I-ATE Food Term of the Week: Mayonnaise

933
I-ATE Food Term of the Week: Mayonnaise

Ketchup’s eternal rival: adored by some and despised by others. As its “darker” twin, mayonnaise goes perfectly with French fries, sandwiches and burgers, but is also a great base for other tasteful condiments, such as tartar and cocktail sauces.

This thick creamy sauce, generally white- or pale-yellow-hued, is an emulsion of oil, egg yolks and an acid component, either vinegar or lemon juice (sometimes even both). It can be made by hand with a whisk or a fork, or with the aid of an electric mixer or blender. Lecithin and protein from the yolk act as emulsifiers, stabilising a mixture of two liquids – oil and water in the yolk itself – which otherwise could not be combined.

A Historical Overview

Due to its particular taste and texture, mayo is today often cause of debates at dinner tables. However, the interesting thing to know that this popular sauce is not new to disagreements! Culinary experts and historians have been arguing for centuries about its actual birthplace and name.

Theories and legends on the subject seem to be countless, but the most widespread version holds that the condiment was born in 1756, when French forces under the command of Duke de Richelieu, grandnephew of Cardinal Richelieu, captured the city of Mahon, on the Mediterranean island of Menorca, in the first European battle of the Seven Years’ War. A victory banquet was held and the Duke’s chef, lacking the cream used in all traditional preparations of the time, decided to try a recipe he had learnt on the island, mixing eggs and oil. It appears in fact that an emulsified sauce similar to today’s mayonnaise but containing garlic, was already popular in the 18th in different regions of Spain with the name of aoli bo. The new dressing was so successful it was named “mahonnaise”, in honour of its place of birth.

However, some years later, the French gourmet Grimod de La Reynière rejected this version of the story claiming that the city of Mahon was “not known for good food” and maintaining that the original name of the sauce was actually “bayonnaise”, after the French city of Bayonne, well known in Europe for its ham production.

Other supporters of the “French cause” were food experts and authors Marie-Antoine CarĂŞme and Prosper MontagnĂ©, the former suggesting that the name of the sauce was derived from the French verb manier (meaning to stir or to blend) and thus preferring the spelling “magnonnaise”; the latter claiming its origin actually lay in the Old French Old French word moyeu, meaning egg yolk.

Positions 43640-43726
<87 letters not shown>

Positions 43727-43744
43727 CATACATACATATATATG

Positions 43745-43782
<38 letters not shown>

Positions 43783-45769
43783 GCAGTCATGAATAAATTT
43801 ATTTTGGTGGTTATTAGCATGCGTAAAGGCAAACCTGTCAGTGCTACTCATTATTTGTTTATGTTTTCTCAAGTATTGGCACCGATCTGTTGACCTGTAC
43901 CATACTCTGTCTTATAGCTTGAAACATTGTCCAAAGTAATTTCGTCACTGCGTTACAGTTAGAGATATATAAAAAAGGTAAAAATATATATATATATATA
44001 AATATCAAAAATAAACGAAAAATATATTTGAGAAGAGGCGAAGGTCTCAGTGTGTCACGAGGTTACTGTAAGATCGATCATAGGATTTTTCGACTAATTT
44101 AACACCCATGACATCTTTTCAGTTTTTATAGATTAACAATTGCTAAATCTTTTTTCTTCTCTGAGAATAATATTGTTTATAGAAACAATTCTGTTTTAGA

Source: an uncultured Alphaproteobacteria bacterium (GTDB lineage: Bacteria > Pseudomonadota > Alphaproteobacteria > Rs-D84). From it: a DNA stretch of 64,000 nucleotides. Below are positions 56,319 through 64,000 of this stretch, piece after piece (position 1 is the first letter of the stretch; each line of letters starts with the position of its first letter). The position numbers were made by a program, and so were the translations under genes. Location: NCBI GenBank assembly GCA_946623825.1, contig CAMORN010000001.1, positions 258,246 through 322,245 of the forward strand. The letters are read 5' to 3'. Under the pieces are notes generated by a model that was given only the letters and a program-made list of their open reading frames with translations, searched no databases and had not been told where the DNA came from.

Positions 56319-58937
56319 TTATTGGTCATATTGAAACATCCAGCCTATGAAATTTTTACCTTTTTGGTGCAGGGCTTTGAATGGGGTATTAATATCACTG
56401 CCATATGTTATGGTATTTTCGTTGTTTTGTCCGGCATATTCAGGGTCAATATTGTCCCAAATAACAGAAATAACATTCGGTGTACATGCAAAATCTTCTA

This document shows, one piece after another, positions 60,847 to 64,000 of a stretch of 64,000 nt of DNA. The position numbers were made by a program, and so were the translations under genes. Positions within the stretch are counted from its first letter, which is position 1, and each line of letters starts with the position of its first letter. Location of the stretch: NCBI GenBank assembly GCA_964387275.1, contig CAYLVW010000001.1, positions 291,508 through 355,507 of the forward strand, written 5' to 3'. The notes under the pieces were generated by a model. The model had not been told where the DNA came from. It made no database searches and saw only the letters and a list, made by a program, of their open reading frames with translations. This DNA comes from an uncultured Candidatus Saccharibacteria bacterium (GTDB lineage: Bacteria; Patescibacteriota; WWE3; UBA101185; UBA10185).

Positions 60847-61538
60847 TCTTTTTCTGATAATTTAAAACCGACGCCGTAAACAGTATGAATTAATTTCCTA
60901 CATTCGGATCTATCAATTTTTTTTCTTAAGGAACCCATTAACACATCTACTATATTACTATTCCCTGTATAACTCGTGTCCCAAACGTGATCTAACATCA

Regardless of its origin and etymology, mayonnaise quickly spread in European cuisine and subsequently made its way to the United States.

Its popularity reached its peak when industrial manufacturers began producing commercial mayonnaise to be sold in jars. The first to have this idea was a German immigrant named Richard Hellmann, who opened a delicatessen in New York in the early 1900s. The salads his wife made using her homemade mayonnaise were so appreciated that customers started to ask if they could buy the sauce itself. The Hellmann then began selling their mayo in “wooden boats” used for weighing butter. Ever since, mayonnaise had its triumphant march through world’s cuisines.

References

Slate. A brief history of mayonnaise. 2013. [ONLINE]. Available at: https://slate.com/culture/2013/12/mayonnaise-history-was-it-invented-by-the-french-or-the-spanish.html [Accessed on 10/11/2020]

The Nibble. The history of mayonnaise. [ONLINE]. Available at: https://www.thenibble.com/reviews/main/cheese/eggs/mayonnaise-history.asp [Accessed on 10/11/2020]

Club Sandwich. La mayonnaise, une histoire controversée. 2018 [ONLINE]. Available at: http://www.club-sandwich.net/articles/la-mayonnaise-une-histoire-controversee-135.php [Accessed on 11/11/2020]

España Gastronomía. La mahonesa: origen de la estrella de las salsas. 2017. [ONLINE]. Available at: https://espana.gastronomia.com/noticia/7445/la-mahonesa-origen-de-la-estrella-de-las-salsas [Accessed on 11/11/2020]


Irene ZanardiWritten by Irene Zanardi, Schuman Trainee at the Euramis Pre-Translation Unit. She holds a Bachelor’s in Intercultural Linguistic Mediation and a Master’s in Specialised Translation and Terminology.